Theological zoology sees itself as a contribution to enlarge a theology that has hitherto been mainly anthropologically oriented. Animals are considered in their intrinsic value and with appreciation, as it is certainly expressed in biblical texts. The project of a “theology facing the animal” shares common features with the concerns of the philosophical-secular animal ethics and at the same time points beyond it. It not only seeks to address ethical issues of responsible human interaction with animals and with creation as a whole, but also to clarify the significance of human relationships with animals for our understanding of ourselves as human beings, especially when we see ourselves as spiritual beings with a conscious relationship to God.
The terminology already suggests that theological zoology is an interdisciplinary project that includes not only natural science aspects, especially of behavioural and evolutionary biology, but also genuinely humanistic perspectives, interpretations, and interpretations of these findings.
The work of the Institute of Theological Zoology represents a fundamental paradigm shift. Of course, such a change is never without pain and polemics. In a decade or two at the most, all who may reflect will realize how forward-looking this concept is.
Klaus Müller, Seminar für philosophische Grundfragen (Seminar of Basic Philosophical Questions), WWU Münster, in Jahrbuch Theologische Zoologie, Band 1/2014
Theological zoology, in its scientific self-understanding, is the program for a fundamental theological paradigm shift. In view of this comprehensively critical approach, it sees itself as ecological and political theology.
“A misconception about creatures leads to a false knowledge about God and leads man's spirit away from God.” This is what the teacher of the church Thomas of Aquin (1225-1274) wants all those who practise theology to take to heart. Accordingly, a more detailed engagement with man's fellow creatures is by no means a luxury, but touches on the central questions of theology and spirituality. There is much to suggest that modern theology has fallen prey to a fatal misconception about the fellow creature animal. For the almost complete exclusion of the animals omnipresent in the Bible from theology and the associated attestation of their irrelevance lead to a falsified concept of creation. A theological appreciation of the animal aims to correct this error and contribute to a change of perspective, which can be summarised in the following triad:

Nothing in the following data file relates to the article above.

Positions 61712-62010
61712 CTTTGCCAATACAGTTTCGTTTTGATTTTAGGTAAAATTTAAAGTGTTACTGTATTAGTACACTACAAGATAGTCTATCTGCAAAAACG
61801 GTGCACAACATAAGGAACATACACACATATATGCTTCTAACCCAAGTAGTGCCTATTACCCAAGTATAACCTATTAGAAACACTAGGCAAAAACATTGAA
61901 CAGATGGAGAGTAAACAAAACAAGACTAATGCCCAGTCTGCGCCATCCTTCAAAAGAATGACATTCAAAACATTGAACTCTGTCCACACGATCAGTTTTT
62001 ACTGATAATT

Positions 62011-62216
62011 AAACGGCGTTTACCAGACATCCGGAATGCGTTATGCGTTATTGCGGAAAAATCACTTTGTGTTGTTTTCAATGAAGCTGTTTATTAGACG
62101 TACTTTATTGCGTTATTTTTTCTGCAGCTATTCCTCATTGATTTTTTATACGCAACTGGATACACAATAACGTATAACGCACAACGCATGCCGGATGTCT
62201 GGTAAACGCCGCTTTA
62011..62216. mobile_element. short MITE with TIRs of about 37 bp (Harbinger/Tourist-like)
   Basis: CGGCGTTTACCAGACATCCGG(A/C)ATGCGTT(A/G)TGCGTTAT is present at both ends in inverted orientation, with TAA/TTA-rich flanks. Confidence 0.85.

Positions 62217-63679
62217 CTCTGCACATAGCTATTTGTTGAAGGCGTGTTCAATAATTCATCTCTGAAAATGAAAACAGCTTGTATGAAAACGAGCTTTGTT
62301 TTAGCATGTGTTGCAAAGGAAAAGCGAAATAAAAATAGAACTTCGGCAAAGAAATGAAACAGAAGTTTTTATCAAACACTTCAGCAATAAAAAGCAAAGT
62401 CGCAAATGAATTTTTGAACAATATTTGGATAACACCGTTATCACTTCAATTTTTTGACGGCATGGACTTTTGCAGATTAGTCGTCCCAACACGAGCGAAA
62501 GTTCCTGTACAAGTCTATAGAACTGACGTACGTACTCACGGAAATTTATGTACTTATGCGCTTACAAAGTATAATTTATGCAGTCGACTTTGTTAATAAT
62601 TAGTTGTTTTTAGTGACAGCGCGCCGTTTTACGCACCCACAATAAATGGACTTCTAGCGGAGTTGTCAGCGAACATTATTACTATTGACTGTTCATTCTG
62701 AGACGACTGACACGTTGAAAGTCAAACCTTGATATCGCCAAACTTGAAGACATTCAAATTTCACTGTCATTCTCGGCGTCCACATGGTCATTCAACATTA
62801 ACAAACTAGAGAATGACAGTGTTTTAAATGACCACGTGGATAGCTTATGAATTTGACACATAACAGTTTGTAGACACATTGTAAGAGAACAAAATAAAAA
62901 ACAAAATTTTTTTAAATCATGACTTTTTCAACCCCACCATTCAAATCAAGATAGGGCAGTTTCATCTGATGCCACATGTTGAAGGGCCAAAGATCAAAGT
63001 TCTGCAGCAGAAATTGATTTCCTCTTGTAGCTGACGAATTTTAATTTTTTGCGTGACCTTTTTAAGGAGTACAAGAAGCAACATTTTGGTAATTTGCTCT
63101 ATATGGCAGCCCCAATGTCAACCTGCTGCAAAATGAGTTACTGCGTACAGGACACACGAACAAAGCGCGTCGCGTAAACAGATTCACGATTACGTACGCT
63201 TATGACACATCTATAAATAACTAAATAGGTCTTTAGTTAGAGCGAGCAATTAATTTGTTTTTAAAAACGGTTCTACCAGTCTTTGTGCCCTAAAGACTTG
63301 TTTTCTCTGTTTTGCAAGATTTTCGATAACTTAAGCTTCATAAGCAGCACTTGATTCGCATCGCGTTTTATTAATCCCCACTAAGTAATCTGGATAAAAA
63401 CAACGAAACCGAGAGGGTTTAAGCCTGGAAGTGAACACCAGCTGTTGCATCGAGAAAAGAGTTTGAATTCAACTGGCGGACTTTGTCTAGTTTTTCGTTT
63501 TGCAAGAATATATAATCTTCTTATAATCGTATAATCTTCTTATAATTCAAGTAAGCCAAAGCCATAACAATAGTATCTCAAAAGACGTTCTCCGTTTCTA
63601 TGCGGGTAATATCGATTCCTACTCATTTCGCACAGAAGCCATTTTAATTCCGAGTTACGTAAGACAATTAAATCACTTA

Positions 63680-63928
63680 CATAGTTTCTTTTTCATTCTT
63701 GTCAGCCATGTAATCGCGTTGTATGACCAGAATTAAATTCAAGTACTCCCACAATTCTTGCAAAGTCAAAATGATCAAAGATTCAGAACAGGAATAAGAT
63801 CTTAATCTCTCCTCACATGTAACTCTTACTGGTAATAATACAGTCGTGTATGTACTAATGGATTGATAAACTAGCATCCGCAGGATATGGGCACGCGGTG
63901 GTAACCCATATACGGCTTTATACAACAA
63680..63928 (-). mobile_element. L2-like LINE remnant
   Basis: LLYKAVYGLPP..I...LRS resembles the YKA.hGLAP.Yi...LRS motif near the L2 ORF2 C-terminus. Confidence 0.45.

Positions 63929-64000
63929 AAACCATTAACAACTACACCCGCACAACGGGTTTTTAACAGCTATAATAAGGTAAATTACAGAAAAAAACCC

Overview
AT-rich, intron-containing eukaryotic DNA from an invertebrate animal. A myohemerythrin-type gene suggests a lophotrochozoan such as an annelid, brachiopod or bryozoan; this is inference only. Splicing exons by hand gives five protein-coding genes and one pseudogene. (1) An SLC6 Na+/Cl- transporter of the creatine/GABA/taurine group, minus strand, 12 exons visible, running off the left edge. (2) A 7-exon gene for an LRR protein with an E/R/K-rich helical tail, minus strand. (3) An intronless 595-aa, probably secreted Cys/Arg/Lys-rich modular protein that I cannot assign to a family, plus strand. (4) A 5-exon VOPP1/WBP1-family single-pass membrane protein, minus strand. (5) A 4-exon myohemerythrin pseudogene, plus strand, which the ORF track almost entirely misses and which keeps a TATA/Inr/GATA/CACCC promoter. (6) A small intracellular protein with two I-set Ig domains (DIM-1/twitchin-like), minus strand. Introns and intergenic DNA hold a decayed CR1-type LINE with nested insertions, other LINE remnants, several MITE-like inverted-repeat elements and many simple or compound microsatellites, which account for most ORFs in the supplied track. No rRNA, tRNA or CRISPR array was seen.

1 learning to see oneself as a fellow-creature and not as somebody having fallen from heaven
2 meeting all fellow-creatures at eye level and not acting as master or mistress
3 wanting to open oneself up to the divine reality in the midst of the natural co-world
These core ideas of a contemporary theology of creation are interdenominational and interreligious.
Theological zoology is reinforced by the results of research on the human-animal relationship in various disciplines.
Behavioural biology (zoology) shows in a special and diverse way how close animals are to humans in thinking, feeling and acting. Jane Goddall was the first behavioural scientist who published in 1094 that chimpanzees use tools. At that time it caused an uproar among scientists. What still separates us from animals? Today we know that even the small cleaner fish has passed the so-called mirror test and that the assumption that only humans have self-awareness is therefore invalid.
Due to ecology we know how valuable even the smallest insect is for healthy and fertile plant life and for our food: mosquitoes pollinate plants like cocoa, mosquito larvae filter water, bees pollinate every third bite of our food. Every animal, no matter how small, has its niche, follows a certain order and has its own value in the whole, regardless of whether humans like the animal or find it “useful”.
Animal-assisted therapy shows how animals can open hearts, lift the atmosphere and be “healing helpers” just by being there. Thus, the inclusion of other disciplines is an important basis of the Institute's (ITZ) scientific research.
An important goal of the Institute of Theological Theology is to impart experiential knowledge, i.e. the individual experience of encounters with animals and the natural co-world of humans.
For the relationship between theology and nature, an important general theological premise is of great significance: personal experiences of nature paves the way to an inductive approach to spirituality and lead to experiential knowledge that enables us to question theological statements and guidelines critically.
A deductive approach based on religious beliefs and dogmas, on the other hand, blocks one's own access to perception and experience. Coming into contact with an animal or the direct experience of nature lead to amazement, e.g. also about the abilities and tasks of very small, seemingly insignificant creatures. It is not without reason that the monotheistic world religions speak of God being found not only in the Holy Scriptures, but also in the whole of creation. The ITZ offers experiential spaces, various educational formats and materials as a basis for cultivating experiential knowledge of the coexistence of humans, animals and nature.